The objective of the present study was to analyse whether differences existed among workers exposed to hand-arm vibration (HAV) with regard to quality of life (QoL) issues. One hundred and eight male workers from a heavy manufacturing plant, with and without HAV symptoms, and workers referred to a hand surgery department with severe HAV symptoms participated in the study. The participants attended a clinical interview, were given a physical examination of the hands and administered the Göteborg Quality of Life instrument and the Evaluation of Daily Activity Questionnaire (EDAQ). Results indicated that workers referred to a hand surgery department with more severe HAV symptoms described a lower quality of life, defined here as lower subjective well-being, more symptoms of ill-health and difficulties with activities of daily living (ADL), than workers with no HAV symptoms. Workers from a heavy manufacturing plant with HAV symptoms experienced more difficulties with ADL, especially while working outdoors in cold weather, than workers with no HAV symptoms. Limitations of the present study include the use of a subjective scale to describe HAV symptoms. Further research is recommended on a larger sample of workers at risk for HAV symptoms to develop preventative ergonomic strategies.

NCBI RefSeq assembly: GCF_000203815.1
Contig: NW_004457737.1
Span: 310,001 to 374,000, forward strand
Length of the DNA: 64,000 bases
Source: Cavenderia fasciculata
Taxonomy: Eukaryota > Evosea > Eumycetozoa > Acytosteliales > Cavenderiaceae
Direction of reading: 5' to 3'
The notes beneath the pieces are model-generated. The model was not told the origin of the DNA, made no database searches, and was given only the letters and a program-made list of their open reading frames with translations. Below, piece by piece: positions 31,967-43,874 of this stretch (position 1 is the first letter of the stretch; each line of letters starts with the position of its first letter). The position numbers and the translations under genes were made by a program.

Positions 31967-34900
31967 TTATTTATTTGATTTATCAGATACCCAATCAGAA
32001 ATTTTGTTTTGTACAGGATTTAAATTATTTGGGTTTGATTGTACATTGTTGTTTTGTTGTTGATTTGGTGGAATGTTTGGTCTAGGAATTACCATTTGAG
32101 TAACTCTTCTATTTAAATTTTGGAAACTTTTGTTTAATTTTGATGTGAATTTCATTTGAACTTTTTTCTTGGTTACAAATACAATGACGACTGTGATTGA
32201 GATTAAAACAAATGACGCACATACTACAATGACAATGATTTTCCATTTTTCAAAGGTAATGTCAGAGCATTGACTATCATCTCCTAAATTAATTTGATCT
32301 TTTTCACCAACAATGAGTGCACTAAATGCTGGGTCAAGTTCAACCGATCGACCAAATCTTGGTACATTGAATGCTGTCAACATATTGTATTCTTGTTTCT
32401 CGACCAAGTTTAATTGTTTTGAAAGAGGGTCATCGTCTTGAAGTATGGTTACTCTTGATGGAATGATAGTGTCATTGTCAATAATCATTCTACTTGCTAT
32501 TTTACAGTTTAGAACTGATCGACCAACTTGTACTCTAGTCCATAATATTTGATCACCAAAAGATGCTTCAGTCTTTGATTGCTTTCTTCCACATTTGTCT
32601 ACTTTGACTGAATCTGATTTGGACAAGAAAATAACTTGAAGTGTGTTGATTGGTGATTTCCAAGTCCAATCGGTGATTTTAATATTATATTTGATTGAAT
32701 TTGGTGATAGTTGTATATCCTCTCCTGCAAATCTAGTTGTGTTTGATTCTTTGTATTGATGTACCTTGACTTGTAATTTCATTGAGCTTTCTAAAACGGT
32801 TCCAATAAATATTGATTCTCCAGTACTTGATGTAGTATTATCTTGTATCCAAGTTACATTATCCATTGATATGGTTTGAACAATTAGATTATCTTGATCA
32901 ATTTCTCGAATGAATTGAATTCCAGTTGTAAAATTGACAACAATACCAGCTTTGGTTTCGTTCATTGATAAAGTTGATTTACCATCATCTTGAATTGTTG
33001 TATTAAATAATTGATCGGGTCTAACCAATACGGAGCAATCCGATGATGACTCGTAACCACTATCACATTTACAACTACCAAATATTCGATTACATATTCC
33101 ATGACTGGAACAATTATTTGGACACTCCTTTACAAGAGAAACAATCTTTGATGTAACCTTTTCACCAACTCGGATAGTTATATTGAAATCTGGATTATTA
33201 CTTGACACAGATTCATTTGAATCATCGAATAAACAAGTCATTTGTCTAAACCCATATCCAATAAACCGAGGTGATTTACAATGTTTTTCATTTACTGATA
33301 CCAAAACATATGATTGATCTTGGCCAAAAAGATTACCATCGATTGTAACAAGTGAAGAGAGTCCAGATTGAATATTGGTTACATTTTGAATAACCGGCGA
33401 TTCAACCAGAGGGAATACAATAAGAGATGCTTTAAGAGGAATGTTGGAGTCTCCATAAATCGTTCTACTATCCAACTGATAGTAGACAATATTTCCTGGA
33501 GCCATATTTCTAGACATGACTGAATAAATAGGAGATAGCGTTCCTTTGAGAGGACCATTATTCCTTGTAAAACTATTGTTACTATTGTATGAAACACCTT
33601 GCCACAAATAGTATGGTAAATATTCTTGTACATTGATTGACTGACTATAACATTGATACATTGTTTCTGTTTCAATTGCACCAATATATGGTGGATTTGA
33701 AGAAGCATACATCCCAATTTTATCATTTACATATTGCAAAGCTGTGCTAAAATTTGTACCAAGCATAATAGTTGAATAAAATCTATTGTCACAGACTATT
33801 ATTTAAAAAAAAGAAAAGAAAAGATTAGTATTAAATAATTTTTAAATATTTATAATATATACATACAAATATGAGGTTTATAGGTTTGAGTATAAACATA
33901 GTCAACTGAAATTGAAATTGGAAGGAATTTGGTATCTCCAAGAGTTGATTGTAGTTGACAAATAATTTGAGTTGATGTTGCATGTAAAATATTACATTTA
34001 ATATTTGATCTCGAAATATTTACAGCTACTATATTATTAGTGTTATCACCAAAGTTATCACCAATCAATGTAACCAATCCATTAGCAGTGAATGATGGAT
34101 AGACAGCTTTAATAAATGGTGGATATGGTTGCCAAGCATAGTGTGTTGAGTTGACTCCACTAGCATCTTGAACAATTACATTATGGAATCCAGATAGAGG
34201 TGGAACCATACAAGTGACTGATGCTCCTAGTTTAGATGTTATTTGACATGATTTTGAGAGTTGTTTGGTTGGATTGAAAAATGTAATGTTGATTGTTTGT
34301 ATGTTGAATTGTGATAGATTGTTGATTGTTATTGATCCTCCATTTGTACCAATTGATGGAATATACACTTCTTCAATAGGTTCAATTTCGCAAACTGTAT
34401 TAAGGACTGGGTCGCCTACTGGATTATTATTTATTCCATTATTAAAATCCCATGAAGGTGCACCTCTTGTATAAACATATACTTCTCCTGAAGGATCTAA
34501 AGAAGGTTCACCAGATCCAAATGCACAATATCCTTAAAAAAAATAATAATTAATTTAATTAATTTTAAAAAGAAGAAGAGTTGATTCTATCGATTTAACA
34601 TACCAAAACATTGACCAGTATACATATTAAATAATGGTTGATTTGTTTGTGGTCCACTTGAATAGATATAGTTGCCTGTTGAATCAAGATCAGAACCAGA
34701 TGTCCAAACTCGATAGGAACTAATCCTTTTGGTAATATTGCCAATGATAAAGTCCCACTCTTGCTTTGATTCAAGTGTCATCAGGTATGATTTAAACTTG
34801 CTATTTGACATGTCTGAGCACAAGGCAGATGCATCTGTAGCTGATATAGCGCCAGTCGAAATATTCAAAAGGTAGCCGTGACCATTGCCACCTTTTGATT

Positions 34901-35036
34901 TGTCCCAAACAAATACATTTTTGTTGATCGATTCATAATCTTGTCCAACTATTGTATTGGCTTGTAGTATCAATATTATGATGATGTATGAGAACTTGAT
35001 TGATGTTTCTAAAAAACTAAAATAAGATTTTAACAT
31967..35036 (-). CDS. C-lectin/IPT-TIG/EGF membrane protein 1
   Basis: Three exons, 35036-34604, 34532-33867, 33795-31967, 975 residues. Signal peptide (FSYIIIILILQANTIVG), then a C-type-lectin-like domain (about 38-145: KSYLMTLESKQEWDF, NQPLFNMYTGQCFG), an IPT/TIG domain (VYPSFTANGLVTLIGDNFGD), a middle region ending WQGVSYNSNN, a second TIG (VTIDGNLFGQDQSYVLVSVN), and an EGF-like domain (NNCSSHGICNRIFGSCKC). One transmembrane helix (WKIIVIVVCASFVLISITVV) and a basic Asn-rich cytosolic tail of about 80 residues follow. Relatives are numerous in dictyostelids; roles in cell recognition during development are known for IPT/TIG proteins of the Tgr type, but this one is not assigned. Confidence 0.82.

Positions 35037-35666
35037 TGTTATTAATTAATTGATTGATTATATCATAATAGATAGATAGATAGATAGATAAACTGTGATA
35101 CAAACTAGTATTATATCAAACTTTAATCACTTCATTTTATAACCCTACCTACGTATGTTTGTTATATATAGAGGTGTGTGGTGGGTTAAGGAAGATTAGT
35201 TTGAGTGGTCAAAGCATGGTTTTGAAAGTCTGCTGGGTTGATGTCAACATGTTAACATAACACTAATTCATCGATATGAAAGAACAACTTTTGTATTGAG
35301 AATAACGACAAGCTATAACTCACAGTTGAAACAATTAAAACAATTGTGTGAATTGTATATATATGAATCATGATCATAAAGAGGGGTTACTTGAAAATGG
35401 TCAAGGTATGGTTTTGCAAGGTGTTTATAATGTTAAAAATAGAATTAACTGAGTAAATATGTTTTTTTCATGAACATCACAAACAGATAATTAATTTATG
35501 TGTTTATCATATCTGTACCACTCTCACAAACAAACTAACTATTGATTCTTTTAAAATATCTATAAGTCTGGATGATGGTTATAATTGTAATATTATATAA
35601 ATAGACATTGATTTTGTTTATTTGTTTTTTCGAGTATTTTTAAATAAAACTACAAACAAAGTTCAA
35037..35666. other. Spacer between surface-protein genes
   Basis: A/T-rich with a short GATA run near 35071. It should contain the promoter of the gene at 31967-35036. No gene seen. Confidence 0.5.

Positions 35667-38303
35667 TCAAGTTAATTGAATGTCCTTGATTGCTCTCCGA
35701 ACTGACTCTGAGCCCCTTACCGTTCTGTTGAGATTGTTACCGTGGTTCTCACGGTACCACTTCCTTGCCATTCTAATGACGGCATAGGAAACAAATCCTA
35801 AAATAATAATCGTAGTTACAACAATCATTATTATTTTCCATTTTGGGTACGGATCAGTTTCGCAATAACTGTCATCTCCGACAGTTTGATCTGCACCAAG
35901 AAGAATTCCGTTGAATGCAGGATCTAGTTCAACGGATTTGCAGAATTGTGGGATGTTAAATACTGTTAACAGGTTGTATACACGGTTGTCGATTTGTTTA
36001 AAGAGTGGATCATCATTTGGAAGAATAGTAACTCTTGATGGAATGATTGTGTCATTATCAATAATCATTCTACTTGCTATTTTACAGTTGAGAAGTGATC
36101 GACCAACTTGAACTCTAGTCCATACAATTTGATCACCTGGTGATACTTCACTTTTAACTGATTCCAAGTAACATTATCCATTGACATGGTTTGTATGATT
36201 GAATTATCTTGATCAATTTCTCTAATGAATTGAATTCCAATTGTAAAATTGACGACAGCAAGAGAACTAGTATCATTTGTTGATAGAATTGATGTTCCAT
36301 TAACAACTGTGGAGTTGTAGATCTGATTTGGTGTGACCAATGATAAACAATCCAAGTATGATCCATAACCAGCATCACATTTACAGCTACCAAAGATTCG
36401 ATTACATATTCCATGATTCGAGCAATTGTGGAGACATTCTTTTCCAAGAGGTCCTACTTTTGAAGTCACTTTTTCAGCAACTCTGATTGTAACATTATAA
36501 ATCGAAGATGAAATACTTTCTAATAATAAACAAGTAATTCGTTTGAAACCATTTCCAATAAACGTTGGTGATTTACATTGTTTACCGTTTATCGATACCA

Copyright 2007 John Wiley & Sons, Ltd.